It is expected that over time additional courses (from the above and other departments) will be approved by the cognitive science Steering committee and added to the list.
Each university in the Unites States of America sets its own admission standards so there isn't the same criteria for all the students and the university can decide which applicants meet those standards. The fee for each application is between $35 to $100.
After the selections of the universities you want to attend, the best of all would be to contact each university for an application form and more admission information for the international students. Moreover, for a graduate or postgraduate program it's necessary to verify the admission requirements. Some programs require that you send your application directly to their department.
Admissions decisions are based on students's academic record and different test scores, such as TOEFL, the SAT or ACT (for undergraduate programs) and GRE or GMAT (for graduate programs). Admission decision is based on your academic results and motivation.
Currently, three departments are associated with the joint cognitive science Ph.D. program: Child Study and Human Development, Computer Science, and Psychology. Students apply to and enroll in the joint cognitive science Ph.D. program through one of these departments either as a prospective graduate student or as a current graduate student after they have been accepted by one of the departments (e.g., after they have already started their Ph.D.).
There is no separate admissions process for the cognitive science Ph.D. program. Applicants simply indicate in their application to a home department that they would like to be admitted to the cognitive science Ph.D. program. The program director will work with faculty responsible for admission in the home department to determine the applicant's eligibility. The director proposes candidates to the Steering committee, who will vote on admissions. Note that this process will not conflict with the admissions process (or criteria) in the student's home department; only students that satisfy the admissions criteria of the home department can be considered for admission into the cognitive science Ph.D. program.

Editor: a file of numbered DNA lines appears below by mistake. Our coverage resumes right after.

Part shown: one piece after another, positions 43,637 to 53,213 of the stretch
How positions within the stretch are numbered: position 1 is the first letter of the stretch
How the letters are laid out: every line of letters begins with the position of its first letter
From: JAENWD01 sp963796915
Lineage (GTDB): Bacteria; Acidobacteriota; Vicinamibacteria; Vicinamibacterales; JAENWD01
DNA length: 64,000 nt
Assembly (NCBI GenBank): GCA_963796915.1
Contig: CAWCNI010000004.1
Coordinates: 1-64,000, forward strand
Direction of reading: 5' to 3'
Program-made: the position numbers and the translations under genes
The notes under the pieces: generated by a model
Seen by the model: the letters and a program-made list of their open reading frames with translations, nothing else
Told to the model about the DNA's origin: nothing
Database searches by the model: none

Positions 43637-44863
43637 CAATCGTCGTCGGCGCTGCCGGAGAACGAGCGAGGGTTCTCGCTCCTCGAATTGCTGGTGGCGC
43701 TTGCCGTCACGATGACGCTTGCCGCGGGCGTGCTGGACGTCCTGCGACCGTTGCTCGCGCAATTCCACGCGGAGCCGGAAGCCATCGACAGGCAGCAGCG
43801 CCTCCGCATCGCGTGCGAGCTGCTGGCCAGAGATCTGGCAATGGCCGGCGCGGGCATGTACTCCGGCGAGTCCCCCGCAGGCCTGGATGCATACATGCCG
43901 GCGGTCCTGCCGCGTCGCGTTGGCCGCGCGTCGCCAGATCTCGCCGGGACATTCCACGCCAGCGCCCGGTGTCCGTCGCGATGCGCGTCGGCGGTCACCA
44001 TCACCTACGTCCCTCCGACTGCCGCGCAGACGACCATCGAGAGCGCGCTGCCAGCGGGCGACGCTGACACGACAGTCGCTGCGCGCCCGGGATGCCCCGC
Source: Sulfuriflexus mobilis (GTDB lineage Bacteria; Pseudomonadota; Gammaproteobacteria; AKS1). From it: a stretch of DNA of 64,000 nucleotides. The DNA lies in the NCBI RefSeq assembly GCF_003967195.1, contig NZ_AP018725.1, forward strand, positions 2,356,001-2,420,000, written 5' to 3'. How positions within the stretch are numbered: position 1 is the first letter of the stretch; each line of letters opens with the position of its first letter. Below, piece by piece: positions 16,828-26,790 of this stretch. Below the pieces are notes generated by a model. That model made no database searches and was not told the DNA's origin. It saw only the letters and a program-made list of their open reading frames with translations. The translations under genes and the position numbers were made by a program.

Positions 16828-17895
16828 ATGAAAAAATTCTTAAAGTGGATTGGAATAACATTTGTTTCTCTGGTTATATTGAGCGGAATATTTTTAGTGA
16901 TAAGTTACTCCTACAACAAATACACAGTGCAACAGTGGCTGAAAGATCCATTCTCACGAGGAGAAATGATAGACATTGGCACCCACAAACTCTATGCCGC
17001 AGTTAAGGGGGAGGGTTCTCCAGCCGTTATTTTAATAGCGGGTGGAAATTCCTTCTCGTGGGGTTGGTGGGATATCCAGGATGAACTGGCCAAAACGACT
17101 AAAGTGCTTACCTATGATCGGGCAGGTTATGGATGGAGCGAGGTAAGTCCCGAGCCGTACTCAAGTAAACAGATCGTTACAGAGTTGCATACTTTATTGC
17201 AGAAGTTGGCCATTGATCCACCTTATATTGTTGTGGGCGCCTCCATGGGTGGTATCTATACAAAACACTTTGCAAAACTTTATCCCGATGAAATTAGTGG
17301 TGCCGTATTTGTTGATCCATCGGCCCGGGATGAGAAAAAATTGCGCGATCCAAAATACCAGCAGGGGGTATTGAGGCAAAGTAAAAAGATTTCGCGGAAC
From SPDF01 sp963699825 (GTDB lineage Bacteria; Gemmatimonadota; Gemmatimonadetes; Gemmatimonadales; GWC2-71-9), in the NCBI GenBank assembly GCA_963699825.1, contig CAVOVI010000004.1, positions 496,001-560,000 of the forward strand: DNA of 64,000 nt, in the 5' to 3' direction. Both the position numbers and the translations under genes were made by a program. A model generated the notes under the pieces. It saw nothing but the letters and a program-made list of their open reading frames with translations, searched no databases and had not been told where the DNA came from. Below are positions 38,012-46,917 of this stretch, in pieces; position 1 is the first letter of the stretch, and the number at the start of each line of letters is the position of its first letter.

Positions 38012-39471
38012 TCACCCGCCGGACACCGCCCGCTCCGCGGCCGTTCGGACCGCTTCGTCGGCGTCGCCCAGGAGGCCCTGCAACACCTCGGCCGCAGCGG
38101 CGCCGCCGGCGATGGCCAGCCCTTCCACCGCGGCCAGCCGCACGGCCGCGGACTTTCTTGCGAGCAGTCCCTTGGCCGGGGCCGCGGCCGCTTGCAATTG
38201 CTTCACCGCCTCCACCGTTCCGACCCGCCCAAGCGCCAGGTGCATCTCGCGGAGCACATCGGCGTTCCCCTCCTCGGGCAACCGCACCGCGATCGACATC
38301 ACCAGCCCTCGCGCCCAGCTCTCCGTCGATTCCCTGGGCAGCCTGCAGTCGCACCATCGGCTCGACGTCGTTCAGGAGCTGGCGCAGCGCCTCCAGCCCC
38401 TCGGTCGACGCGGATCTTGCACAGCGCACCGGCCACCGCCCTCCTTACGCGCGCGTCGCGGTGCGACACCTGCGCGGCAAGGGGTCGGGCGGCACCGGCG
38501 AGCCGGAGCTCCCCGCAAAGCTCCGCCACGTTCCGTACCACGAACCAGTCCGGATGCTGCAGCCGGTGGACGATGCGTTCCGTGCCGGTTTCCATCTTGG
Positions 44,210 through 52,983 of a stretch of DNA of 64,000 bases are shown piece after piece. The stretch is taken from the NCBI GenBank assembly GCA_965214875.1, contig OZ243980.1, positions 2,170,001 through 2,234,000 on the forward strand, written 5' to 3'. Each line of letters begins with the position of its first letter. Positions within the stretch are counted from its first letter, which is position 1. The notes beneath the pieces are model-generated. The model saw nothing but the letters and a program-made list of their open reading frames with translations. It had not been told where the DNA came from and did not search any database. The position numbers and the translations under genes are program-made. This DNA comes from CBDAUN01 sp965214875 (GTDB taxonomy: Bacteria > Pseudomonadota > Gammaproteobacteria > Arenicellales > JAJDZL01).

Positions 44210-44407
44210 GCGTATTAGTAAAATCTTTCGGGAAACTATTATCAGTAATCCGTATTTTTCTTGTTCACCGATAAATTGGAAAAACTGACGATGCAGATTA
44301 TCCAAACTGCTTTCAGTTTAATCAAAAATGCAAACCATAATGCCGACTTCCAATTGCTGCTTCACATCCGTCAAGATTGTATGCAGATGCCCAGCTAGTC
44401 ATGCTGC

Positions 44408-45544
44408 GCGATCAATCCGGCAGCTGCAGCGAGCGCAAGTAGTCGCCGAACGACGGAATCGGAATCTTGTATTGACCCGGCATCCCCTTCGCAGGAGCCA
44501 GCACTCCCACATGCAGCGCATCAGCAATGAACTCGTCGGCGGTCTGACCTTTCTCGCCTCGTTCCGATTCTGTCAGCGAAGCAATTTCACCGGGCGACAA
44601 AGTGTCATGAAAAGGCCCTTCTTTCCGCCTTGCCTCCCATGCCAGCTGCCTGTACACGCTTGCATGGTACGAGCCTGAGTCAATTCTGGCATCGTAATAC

Current Tufts graduate students in one of the affiliated departments can send the program director an informal petition to be admitted to the cognitive science Ph.D. program. As with prospective graduate students, the director proposes eligible candidates who meet the prerequisites for the cognitive science program to the Steering Committee which then approves admissions.
To apply to the interdisciplinary Ph.D. program in cognitive science, please use Tufts Office of Graduate Admissions online application.
For students who show scholarly promise, the Graduate School of Arts and Sciences and the School of Engineering offer scholarships, fellowships, and research or teaching assistantships to full-time students in doctoral programs. The Graduate School of Arts and Sciences also offers awards to full-time students in master’s programs. Certificate students are not eligible for these awards.